Fraud on the Constitution

According to the doctrine of colorable law, an action that is unlawful is always unlawful and cannot be made legal by changing its colour, language, form, or hidden purposes.

In the case of K.C. Gajapati Narayan Deo v. State of Orissa[1], the Supreme Court of India provided a clear explanation of the same " If the constitution of a State distributes the legislative powers amongst different bodies, which have to act within their respective spheres marked out by the constitution in specific legislative entries, or if there are limitations on the legislative authority in the shape of Fundamental rights, the question arises as to whether the Legislature in a particular case has or has not, in respect to the subject-matter of the statute or in the method of enacting it, transgressed the limits of its constitutional powers. Such transgressions may be patent, manifest or direct, but it may also be disguised, covert or indirect, or and it is to this latter class of cases that the expression colourable legislation has been applied in judicial pronouncements."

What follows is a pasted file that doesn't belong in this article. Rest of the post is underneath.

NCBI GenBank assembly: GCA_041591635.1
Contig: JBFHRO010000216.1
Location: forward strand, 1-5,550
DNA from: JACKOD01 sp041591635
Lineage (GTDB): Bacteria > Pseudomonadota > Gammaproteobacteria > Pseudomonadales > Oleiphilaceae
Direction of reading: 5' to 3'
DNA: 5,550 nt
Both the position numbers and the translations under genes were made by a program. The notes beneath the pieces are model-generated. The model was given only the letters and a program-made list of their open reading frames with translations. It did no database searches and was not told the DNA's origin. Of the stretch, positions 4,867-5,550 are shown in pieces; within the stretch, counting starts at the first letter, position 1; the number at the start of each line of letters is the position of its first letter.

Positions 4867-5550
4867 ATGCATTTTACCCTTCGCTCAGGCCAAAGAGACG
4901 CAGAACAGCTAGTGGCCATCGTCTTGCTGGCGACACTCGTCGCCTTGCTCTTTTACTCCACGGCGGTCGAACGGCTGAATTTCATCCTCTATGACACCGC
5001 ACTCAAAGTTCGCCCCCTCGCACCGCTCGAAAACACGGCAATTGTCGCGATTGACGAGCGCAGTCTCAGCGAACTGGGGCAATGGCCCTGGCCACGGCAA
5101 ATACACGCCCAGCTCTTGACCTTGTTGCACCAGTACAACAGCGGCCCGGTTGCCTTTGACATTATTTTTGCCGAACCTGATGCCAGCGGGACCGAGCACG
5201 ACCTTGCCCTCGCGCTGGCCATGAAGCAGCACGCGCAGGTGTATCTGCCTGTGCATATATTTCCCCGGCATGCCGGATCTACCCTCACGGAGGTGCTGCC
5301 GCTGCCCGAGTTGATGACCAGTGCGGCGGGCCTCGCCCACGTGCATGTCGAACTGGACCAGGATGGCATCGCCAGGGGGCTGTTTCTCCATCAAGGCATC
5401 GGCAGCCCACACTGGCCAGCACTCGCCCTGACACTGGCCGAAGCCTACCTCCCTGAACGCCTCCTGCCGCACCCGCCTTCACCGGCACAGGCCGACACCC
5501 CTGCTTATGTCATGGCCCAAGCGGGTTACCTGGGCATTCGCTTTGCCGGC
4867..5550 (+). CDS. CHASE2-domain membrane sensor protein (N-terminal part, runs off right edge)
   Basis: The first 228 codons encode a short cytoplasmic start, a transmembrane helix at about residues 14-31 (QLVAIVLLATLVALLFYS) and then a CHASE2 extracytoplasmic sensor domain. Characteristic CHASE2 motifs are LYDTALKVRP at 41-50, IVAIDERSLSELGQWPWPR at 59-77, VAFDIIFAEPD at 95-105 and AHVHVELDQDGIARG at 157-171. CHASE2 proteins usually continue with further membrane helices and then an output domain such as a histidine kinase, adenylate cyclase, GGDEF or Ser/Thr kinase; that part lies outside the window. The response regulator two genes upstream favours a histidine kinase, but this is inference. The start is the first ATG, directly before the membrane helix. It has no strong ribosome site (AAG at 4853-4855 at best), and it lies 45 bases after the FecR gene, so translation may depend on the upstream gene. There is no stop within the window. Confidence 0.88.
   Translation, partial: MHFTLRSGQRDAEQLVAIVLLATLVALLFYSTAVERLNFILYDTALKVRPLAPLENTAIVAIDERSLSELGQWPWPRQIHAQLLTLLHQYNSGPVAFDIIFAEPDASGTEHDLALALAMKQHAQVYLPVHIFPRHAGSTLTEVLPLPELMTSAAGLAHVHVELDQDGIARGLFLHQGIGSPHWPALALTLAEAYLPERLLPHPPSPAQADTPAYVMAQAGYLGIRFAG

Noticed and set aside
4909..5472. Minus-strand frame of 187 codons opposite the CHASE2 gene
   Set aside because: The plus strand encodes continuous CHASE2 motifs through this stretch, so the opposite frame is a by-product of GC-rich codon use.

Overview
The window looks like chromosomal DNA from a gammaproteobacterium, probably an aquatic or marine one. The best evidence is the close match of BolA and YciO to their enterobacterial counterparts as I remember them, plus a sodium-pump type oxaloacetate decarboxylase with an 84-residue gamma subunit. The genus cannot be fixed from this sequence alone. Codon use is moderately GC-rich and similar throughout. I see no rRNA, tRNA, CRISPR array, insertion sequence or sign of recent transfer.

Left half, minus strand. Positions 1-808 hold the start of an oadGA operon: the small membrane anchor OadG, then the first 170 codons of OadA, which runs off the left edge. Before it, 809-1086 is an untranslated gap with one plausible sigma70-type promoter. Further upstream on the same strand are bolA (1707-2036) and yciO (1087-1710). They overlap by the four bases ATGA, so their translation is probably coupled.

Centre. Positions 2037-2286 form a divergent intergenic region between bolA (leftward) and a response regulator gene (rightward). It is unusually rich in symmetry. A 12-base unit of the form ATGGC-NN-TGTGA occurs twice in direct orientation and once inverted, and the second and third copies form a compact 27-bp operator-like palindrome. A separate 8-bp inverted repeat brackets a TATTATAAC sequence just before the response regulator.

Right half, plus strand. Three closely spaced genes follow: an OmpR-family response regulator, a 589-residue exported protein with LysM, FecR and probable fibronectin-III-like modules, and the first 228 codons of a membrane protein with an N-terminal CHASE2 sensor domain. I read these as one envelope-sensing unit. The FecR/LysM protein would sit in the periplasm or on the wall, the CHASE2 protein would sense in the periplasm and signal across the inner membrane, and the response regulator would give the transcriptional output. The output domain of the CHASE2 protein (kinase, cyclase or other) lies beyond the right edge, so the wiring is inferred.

Therefore, anything that is forbidden explicitly is likewise illegal indirectly; in other words, the law's subject is its substance, not how it looks. Furthermore, no amount of disguising can shield legislation from criticism if the subject matter is outside the purview or purview of the legislature.

This is the rationale behind the nickname "Fraud on the Constitution" given to the doctrine of colorable legislation. As a result, one of the other constitutional doctrines, the doctrine of colorable legislation, assists the court in interpreting the conferred powers, particularly for the "legislative" branch of the other two branches of government.

It is important to remember that the Doctrine of Colorable Legislation prevents the Parliament and state legislatures from extending their authority beyond what is necessary to accomplish their goals. Therefore, the Doctrine cannot be used when the legislature attempts to accomplish a goal without going outside the bounds of its authority.

Background History Of The Colorable Legislation